If a business is registered for the scheme, its “exempt” income, such as income earned from leasing out commercial land or property, is taxed at the flat rate. This also applies to zero-rated and reduced-rate supplies, which can be a major trap for businesses. The only exception is bank account interest.
Why Are Flat Rate Schemes No Longer Beneficial?
A key challenge that businesses face is that it is difficult to identify the correct VAT flat rate based on their business type. It’s often unclear what trade class a business belongs to. Moreover, HMRC refuses to make a decision on the scheme’s rate on behalf of the business and can even challenge the rate chosen by the business.
Your business’ growth rate is another important factor in determining the usefulness of the Flat Rate Scheme. If your business’ revenue is likely to quickly exceed the upper threshold of £230,000, you will have to leave the Flat Rate Scheme soon anyway.
So, it is essential that you consider your business plan and forecast turnover figures to see if there is an expectation of quick growth. If there is, then it’s more beneficial to register under the standard scheme from the start to create a good practice.
VAT Flat Rate Scheme vs. Standard VAT Accounting
It has become increasingly nonviable for your business to register for the VAT Flat Rate Scheme. Instead, choosing the Standard VAT Accounting Scheme and streamlining your accounting work is a much better option in the long run. This will ensure that you can reclaim VAT on your purchases and will allow you to have a better command over your books without unnecessary administrative stress.
Every business is different and has different sets of needs according to its VAT-able purchases and expenses. Therefore, it’s good to speak to your accountant to decide which scheme is more suitable and beneficial for your business, both from an administrative and taxation perspective.
How Q Accountants Can Help with VAT Flat Rate Scheme
Understanding the VAT Flat Rate Scheme can be complex, but you don’t have to do it alone. At Q Accountants, our team of experts will provide expert guidance tailored to your business needs, whether you’re considering the scheme for the first time or need help navigating recent changes.
Don’t let VAT administration stress you out. Contact us today and let us help you make the most of the VAT Flat Rate Scheme.
Your business deserves the best, and we’re committed to providing it. Book a discovery call with us today!
Frequently Asked Questions
How does VAT flat rate scheme work?
The VAT flat rate scheme is a simplified method for small businesses to calculate their VAT liability. Under this scheme, instead of calculating and reclaiming the VAT on each individual sale and purchase, a flat rate percentage is applied to turnover (excluding VAT) to determine the VAT liability. This flat rate percentage varies depending on the industry in which the business operates. The scheme aims to simplify the VAT process and reduce administrative burden for small businesses.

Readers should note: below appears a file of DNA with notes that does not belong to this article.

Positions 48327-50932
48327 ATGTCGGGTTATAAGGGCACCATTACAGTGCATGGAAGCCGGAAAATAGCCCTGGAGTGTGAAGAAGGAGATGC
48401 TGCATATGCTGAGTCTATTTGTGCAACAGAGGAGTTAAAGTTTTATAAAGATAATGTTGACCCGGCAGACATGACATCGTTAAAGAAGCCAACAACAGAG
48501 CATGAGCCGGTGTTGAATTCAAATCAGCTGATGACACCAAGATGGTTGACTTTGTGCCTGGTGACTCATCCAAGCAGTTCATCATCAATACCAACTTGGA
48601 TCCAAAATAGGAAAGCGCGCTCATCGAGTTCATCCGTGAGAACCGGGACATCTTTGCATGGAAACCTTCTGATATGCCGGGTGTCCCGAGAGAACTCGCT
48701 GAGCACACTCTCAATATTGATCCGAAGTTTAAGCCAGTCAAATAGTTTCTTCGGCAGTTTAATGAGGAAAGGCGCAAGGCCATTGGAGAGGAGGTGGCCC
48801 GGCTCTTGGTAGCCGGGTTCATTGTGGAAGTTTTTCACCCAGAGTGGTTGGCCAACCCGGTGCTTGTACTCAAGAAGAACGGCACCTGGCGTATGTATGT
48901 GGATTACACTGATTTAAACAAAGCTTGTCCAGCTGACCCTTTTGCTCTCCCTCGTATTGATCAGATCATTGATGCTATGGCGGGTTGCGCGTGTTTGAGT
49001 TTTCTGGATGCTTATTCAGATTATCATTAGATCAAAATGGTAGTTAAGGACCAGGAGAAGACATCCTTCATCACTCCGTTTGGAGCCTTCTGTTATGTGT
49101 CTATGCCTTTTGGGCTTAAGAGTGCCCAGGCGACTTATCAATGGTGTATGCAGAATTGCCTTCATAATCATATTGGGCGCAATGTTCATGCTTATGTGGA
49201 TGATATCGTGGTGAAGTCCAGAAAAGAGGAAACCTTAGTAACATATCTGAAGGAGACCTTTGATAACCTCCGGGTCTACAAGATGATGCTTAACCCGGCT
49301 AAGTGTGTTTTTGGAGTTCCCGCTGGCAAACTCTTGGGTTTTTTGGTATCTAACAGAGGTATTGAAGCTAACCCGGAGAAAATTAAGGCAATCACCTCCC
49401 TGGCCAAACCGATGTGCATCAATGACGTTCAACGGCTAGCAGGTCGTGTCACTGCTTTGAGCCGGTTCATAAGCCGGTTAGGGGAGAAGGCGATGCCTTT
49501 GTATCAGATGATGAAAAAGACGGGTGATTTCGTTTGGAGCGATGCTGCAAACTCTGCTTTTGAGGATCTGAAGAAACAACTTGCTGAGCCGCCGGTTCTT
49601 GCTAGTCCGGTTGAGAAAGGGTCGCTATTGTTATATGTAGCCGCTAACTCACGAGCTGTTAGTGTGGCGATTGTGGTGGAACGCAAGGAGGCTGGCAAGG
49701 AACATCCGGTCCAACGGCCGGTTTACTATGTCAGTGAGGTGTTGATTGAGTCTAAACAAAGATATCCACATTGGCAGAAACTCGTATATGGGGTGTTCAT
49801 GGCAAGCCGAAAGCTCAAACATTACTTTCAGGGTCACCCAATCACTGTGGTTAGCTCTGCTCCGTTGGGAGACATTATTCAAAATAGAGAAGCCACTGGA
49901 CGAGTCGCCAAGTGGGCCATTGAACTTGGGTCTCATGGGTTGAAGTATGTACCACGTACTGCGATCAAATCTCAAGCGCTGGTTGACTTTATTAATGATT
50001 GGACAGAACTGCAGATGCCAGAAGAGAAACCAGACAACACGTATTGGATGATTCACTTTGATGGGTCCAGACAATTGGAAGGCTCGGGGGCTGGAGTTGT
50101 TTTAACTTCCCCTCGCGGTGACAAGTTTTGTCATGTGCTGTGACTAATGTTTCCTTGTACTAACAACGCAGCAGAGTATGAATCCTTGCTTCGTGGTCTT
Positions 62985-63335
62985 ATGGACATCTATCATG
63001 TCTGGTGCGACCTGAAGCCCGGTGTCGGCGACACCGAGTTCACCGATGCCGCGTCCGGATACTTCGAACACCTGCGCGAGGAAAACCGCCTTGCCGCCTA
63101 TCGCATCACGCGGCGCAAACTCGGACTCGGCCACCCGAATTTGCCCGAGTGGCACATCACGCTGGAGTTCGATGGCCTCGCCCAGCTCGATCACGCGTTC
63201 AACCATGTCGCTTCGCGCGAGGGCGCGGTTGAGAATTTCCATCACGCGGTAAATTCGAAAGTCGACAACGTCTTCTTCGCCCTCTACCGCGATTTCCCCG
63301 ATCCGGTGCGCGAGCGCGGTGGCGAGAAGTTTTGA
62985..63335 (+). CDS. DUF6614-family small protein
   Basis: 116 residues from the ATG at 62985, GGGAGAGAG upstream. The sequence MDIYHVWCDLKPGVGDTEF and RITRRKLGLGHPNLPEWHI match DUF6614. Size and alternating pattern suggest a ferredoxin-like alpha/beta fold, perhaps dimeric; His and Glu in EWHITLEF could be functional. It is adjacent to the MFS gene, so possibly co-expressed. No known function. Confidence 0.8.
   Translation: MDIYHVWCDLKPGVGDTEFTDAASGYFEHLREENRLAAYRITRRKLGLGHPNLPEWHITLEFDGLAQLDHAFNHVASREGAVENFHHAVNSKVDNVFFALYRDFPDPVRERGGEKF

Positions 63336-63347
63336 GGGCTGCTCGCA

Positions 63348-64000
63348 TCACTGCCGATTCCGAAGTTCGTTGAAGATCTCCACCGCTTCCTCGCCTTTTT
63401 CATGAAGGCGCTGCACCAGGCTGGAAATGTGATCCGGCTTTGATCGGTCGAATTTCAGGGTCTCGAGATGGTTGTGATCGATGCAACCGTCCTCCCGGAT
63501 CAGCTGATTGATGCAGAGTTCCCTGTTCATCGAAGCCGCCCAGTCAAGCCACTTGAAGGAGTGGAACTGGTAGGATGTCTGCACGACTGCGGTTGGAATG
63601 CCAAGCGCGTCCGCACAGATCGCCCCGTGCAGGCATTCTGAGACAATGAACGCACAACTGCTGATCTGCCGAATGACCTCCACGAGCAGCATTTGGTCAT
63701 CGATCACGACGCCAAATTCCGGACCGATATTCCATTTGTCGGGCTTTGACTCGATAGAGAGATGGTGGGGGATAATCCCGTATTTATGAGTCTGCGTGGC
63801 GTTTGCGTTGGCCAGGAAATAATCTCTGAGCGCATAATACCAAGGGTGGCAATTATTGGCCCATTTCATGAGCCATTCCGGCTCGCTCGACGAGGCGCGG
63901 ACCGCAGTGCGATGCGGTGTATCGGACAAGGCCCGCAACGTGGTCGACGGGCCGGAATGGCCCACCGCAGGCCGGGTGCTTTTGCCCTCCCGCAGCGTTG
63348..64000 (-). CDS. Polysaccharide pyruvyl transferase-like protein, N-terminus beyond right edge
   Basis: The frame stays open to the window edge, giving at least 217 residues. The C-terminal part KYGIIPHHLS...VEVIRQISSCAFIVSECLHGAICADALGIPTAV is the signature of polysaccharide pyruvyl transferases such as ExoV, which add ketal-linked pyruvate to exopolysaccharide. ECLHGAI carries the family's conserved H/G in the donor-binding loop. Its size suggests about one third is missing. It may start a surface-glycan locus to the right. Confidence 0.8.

However, it is important to note that businesses using this scheme cannot reclaim VAT on purchases, except for capital assets over £2,000 (including VAT). Overall, the VAT flat rate scheme provides a streamlined approach to VAT accounting for eligible businesses.
How is flat rate scheme calculated?
The flat rate scheme is calculated by applying a predetermined percentage to your total taxable turnover. This percentage is determined based on your business sector, and it takes into account the amount of VAT you would usually be required to pay on your sales.
With the flat rate scheme, you pay a fixed rate of VAT on your total sales, regardless of the amount of VAT you charge your customers. This simplifies the VAT process for small businesses by removing the need to calculate and keep track of input and output VAT.
When did VAT flat rate scheme change?
The VAT Flat Rate Scheme changes were confirmed by HMRC and became effective from 1 June 2022. There were also changes to the scheme that started on 1 April 2017.
What is the turnover limit for UK flat rate VAT?
To join the Flat Rate Scheme, your VAT turnover must be £150,000 or less (excluding VAT), and you must apply to HMRC.
Can you backdate flat rate VAT?
Yes, it is possible to backdate UK Flat Rate VAT in certain circumstances. HMRC allows businesses to retrospectively join the Flat Rate Scheme, but only in 'exceptional' circumstances.
Most often, a business that has not registered for VAT at the correct time and has its VAT registration backdated by HMRC will be allowed to join the Flat Rate Scheme with effect from the date of registration.